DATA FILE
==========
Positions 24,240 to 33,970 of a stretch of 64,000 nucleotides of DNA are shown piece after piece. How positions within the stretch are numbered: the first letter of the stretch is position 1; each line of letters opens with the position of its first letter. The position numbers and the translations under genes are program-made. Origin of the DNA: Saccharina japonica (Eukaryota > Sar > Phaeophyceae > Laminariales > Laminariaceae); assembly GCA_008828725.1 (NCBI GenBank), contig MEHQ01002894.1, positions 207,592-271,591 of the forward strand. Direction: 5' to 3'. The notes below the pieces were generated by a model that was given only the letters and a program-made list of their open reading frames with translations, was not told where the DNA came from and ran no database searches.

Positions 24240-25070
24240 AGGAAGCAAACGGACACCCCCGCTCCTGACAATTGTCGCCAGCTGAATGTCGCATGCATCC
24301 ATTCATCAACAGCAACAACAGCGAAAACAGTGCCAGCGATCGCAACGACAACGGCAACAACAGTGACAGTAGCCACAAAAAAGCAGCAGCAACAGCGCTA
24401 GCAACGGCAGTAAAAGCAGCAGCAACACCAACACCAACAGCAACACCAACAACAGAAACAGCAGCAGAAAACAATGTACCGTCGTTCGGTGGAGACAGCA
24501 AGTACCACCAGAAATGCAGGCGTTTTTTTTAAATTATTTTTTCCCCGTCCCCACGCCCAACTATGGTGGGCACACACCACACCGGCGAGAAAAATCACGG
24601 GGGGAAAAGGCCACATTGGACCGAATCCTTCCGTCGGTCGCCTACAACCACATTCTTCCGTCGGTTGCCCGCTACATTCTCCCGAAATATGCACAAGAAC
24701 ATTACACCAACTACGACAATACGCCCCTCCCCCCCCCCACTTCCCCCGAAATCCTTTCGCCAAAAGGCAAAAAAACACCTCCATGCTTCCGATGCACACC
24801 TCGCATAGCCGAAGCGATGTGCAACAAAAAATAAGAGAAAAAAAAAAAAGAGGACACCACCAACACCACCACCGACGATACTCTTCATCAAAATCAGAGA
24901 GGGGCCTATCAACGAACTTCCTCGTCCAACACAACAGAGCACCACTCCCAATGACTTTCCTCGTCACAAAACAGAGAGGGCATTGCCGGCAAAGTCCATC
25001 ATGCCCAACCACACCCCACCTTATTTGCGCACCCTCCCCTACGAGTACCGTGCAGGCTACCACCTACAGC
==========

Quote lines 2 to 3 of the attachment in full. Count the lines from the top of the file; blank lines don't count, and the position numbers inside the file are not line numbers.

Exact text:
Positions 24240-25070
24240 AGGAAGCAAACGGACACCCCCGCTCCTGACAATTGTCGCCAGCTGAATGTCGCATGCATCC